Health—General & Rehabilitative

Project Camp, Inc.

Inspire Empower Enhance

aka The Center for Courageous Kids   |   Scottsville, KY   |  www.courageouskids.org

Mission

Instilling inspiration and empowerment while enhancing the lives of children with serious illnesses.

Ruling year info

2005

President/CEO and Executive Director

Joanie O'Bryan

Main address

1501 Burnley Rd

Scottsville, KY 42164 USA

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EIN

20-1789905

Cause area (NTEE code) info

Patient Services - Entertainment, Recreation (E86)

Recreational and Sporting Camps (Day, Overnight, etc.) (N20)

IRS filing requirement

This organization is required to file an IRS Form 990 or 990-EZ.

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Communication

Programs and results

What we aim to solve

SOURCE: Self-reported by organization

There is a current need for children living with a chronic illness or disability, to have the opportunity to experience “normalcy" through interaction with peers who share the same health conditions. These children are often challenged by a culture of dependency and isolation which negatively impacts achievement of growth and developmental milestones. The camp experience helps marginalize the impact of these influences and improve a child's ability to withstand future life challenges. The quality of life for these children depends not only on their medical treatment but also on the successful management of the child's psychological care. Each child not only has the opportunity to enjoy a typical outdoor lifestyle, in an inclusive environment, but experience daily contact with other children who share similar life challenges.

Our programs

SOURCE: Self-reported by organization

What are the organization's current programs, how do they measure success, and who do the programs serve?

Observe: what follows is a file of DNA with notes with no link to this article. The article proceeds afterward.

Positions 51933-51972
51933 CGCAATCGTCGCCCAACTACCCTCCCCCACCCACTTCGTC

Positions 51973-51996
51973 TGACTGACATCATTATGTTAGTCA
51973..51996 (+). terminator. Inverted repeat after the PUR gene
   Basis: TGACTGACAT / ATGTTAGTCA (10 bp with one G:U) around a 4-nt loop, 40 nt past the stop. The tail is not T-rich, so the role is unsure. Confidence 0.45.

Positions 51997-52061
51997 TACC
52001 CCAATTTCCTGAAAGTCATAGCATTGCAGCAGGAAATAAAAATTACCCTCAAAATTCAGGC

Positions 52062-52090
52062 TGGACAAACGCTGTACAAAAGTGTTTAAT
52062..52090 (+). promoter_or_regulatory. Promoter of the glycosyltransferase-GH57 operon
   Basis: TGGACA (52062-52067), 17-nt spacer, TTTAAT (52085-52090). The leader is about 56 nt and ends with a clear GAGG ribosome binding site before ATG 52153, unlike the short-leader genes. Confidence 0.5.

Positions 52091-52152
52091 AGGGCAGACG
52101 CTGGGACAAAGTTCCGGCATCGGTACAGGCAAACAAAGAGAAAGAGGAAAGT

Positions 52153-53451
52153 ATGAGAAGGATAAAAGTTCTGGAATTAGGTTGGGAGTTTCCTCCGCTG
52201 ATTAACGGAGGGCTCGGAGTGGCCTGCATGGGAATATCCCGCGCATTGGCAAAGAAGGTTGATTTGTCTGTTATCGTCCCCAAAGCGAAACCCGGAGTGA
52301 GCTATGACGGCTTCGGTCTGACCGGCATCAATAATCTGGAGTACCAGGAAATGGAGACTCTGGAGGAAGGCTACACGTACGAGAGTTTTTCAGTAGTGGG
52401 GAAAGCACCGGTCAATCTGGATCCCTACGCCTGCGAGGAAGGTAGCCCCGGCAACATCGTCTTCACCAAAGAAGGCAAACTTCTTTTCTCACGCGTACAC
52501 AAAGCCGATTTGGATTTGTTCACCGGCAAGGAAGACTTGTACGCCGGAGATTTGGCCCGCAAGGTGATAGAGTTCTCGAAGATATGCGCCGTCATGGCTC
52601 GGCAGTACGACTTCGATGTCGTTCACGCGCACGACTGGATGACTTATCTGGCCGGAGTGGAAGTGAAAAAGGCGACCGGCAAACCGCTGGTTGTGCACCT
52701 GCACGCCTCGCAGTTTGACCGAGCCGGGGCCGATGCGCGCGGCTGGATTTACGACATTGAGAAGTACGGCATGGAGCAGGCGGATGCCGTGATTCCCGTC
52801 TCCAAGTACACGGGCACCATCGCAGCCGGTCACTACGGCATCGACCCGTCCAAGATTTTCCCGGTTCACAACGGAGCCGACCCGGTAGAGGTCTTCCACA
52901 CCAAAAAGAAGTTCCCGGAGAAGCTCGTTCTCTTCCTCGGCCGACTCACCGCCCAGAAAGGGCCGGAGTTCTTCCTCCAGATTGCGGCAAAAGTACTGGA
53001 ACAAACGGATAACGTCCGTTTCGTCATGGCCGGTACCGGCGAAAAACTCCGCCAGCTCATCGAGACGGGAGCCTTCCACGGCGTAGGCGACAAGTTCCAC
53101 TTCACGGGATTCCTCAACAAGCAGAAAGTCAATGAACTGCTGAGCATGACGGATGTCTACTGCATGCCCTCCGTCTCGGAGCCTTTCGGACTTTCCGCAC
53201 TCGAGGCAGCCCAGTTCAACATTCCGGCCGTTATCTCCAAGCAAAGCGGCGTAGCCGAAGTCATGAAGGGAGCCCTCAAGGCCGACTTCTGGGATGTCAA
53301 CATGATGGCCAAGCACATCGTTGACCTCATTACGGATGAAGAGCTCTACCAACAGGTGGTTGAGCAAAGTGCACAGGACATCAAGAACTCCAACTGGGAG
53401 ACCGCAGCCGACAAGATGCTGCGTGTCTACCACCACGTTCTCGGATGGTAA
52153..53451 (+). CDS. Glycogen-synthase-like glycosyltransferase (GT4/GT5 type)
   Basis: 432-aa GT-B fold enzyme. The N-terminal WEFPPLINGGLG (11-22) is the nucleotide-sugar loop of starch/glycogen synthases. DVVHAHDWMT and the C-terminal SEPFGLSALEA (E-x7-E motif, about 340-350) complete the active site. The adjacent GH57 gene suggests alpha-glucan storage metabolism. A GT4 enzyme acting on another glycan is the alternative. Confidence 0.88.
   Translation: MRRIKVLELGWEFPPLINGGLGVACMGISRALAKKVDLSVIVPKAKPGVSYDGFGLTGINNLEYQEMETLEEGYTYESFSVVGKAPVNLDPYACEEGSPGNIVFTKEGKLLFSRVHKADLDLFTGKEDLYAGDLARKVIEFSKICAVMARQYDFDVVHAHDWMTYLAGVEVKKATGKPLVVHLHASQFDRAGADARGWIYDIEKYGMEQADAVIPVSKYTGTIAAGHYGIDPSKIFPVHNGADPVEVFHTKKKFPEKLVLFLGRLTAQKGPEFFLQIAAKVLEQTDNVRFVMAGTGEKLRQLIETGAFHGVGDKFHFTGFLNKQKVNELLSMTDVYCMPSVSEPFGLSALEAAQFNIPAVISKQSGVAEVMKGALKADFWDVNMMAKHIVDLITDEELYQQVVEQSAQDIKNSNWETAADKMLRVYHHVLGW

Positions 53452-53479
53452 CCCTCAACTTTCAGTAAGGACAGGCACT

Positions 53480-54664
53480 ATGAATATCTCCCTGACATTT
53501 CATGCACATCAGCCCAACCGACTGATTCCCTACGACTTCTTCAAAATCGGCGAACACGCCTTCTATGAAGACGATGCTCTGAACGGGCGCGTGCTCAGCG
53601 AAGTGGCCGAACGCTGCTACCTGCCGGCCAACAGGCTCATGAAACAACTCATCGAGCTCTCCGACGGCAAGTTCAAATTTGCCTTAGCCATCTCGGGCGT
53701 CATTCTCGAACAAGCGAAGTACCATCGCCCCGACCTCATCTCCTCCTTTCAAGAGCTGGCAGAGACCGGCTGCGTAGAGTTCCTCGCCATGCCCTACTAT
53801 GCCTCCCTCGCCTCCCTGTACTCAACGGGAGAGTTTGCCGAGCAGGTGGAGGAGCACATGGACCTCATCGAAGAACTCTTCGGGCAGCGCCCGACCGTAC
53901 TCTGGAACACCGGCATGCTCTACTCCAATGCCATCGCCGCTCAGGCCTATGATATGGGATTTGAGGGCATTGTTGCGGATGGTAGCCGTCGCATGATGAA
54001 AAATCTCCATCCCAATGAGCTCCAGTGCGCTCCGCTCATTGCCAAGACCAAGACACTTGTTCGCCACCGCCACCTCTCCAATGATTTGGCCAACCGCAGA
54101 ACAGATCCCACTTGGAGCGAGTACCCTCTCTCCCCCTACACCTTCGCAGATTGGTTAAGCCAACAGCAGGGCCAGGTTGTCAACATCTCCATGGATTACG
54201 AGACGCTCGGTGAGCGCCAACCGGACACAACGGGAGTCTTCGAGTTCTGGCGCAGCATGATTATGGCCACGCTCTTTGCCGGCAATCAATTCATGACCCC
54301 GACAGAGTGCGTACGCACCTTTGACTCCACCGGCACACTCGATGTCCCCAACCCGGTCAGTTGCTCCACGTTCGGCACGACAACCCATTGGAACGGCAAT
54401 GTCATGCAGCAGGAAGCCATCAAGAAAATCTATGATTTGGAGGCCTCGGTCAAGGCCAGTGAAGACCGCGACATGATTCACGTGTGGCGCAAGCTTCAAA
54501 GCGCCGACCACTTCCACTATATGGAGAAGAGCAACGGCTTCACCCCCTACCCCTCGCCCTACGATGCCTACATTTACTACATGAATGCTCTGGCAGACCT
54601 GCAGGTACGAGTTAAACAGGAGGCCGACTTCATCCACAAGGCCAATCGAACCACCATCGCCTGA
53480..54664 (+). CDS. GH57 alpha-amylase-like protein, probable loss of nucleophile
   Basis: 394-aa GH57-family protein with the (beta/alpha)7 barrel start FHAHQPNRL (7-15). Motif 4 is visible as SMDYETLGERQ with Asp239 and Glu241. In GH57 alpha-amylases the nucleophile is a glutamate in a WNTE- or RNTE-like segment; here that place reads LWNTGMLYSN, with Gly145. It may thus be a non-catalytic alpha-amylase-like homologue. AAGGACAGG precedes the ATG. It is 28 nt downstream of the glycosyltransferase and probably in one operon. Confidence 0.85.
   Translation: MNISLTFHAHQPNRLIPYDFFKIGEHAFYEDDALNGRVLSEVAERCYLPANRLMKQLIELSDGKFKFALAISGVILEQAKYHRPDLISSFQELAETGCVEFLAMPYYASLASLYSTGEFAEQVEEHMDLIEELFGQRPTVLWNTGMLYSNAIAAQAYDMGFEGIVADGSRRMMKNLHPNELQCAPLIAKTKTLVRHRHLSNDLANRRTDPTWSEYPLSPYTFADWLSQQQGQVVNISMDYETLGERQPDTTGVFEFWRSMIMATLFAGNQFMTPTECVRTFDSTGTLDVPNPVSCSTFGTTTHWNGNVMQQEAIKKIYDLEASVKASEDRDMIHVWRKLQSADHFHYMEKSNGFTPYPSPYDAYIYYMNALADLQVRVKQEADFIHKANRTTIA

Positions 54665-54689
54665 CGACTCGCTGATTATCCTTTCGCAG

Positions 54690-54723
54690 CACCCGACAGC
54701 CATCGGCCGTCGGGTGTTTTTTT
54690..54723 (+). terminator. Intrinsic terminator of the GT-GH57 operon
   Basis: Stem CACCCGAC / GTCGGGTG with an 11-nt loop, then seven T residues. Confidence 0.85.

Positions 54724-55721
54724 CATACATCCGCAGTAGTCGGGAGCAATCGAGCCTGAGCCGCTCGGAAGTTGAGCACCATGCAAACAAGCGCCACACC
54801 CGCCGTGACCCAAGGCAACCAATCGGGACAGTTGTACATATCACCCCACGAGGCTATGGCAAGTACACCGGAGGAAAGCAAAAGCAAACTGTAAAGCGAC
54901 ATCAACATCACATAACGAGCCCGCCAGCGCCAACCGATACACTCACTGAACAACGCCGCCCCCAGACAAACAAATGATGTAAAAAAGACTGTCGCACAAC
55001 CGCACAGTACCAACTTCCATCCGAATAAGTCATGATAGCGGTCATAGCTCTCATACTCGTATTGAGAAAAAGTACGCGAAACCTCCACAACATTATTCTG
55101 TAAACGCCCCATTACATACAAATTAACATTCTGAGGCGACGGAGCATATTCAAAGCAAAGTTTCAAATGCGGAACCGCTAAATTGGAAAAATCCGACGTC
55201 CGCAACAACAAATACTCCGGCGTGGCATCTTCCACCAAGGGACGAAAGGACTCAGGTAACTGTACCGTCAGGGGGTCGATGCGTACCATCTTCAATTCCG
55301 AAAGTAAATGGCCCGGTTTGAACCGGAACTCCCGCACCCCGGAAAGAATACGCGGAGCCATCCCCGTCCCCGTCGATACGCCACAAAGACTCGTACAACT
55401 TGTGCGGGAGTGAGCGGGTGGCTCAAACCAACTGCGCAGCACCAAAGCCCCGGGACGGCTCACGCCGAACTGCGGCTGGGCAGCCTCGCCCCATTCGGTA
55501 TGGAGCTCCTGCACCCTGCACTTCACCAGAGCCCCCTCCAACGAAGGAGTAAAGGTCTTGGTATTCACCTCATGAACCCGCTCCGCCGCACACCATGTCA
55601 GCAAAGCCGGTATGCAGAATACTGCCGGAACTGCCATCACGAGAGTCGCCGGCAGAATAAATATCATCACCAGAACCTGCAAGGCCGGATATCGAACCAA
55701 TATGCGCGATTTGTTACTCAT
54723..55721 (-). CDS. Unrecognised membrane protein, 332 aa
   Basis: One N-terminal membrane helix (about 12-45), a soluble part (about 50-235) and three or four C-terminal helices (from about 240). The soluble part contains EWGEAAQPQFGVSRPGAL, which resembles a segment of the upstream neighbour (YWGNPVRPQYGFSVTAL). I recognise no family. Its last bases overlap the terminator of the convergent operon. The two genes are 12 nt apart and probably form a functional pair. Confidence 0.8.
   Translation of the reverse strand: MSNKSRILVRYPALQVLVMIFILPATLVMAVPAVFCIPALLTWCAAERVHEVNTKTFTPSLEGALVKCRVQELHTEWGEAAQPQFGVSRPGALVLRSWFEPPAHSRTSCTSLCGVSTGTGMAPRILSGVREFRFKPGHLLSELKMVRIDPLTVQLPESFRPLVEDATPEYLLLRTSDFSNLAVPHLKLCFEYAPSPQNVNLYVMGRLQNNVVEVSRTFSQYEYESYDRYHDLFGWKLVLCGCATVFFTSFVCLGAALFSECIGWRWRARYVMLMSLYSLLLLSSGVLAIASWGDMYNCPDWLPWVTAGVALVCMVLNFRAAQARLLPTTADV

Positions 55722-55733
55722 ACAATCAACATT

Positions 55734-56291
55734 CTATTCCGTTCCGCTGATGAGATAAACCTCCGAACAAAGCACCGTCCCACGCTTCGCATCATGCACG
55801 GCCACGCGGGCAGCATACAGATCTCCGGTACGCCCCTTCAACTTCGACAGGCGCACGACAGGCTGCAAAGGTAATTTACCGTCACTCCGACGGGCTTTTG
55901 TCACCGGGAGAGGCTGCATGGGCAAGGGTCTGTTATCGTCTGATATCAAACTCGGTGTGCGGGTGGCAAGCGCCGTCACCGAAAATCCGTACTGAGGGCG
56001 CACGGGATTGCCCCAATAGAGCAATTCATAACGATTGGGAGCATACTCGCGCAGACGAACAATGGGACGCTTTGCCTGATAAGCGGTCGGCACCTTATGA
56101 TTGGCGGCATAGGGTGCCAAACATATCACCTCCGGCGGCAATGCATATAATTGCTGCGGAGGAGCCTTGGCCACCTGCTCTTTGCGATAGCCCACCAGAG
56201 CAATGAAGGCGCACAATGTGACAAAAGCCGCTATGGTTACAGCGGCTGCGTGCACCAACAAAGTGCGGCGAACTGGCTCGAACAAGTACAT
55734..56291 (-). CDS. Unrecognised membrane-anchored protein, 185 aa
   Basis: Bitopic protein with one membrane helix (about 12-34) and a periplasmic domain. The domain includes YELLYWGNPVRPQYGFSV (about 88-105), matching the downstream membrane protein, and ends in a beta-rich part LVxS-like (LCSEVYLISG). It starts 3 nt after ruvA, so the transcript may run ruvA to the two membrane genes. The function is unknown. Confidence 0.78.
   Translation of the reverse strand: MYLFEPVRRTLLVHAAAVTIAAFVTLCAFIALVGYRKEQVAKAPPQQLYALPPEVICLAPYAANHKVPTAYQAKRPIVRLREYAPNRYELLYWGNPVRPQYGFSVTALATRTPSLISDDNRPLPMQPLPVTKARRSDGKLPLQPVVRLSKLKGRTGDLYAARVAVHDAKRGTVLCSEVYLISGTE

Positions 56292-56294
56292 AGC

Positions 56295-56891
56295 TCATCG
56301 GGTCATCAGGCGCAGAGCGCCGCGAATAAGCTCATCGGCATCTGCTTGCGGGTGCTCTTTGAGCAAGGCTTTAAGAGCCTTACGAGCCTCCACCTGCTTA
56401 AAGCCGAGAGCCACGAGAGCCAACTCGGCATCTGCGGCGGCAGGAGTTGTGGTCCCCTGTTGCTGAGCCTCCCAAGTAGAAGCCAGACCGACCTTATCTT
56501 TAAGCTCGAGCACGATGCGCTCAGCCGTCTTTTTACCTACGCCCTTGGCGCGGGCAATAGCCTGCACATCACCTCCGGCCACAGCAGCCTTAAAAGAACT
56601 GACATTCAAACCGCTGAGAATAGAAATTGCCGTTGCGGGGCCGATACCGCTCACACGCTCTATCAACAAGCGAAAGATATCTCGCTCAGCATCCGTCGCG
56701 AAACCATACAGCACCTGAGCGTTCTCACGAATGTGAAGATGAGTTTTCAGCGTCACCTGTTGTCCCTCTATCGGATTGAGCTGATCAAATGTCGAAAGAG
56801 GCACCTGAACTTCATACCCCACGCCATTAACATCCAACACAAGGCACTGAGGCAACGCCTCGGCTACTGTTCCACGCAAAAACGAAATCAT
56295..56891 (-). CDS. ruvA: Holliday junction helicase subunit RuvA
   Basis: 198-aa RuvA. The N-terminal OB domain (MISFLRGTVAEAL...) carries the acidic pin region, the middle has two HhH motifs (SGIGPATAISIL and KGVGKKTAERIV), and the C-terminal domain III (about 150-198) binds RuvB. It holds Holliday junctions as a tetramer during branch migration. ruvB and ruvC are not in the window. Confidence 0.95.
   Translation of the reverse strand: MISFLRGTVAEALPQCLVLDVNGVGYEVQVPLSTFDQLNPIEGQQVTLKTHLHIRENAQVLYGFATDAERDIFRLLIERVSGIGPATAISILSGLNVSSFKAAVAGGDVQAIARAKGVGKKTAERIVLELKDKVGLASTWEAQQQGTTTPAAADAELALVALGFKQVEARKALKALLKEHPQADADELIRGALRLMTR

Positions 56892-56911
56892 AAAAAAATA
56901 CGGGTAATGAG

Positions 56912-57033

Summer Camp

The Center for Courageous Kids (CCK) provides a camp experience for seriously ill children who typically would not be able to attend other camps due to their illness or because of liability issues. The ages of children served for summer camp are 7 to 16. CCK serves many illness groups including, asthma, cancer, cerebral palsy, diabetes, heart disease, blood disorders, muscular dystrophy, osteogenesis imperfecta, sickle cell, spina bifida, spinal muscular atrophy, and transplants.

Population(s) Served
Children and youth (0-19 years)
Budget
$174,592

The Center for Courageous Kids (CCK) Family Retreats provide respite, recreation and support programs for seriously ill children and their families. For the parents, siblings and caregivers of our campers, the Family Retreats provides the opportunity to see their child or sibling enjoying activities and camaraderie they would otherwise not have access to, while also finding networks of support. Family Retreats serve children ages 5 - 17.

Population(s) Served
Children and youth (0-19 years)
Budget
$40,920

Where we work

Accreditations

American Camping Association (ACA) - Accreditation 2015

American Camping Association (ACA) - Accreditation 2018

Our results

SOURCE: Self-reported by organization

How does this organization measure their results? It's a hard question but an important one.

Number of total participants who quality of life was improved as a result of their camp experience?

This metric is no longer tracked.
Totals By Year
Type of Metric

Outcome - describing the effects on people or issues

Direction of Success

Increasing

Number of youth who received life learning experiences and improved self-esteem as a result of their camp experience?

This metric is no longer tracked.
Totals By Year
Type of Metric

Outcome - describing the effects on people or issues

Direction of Success

Increasing

Charting impact

SOURCE: Self-reported by organization

Five powerful questions that require reflection about what really matters - results.

What is the organization aiming to accomplish?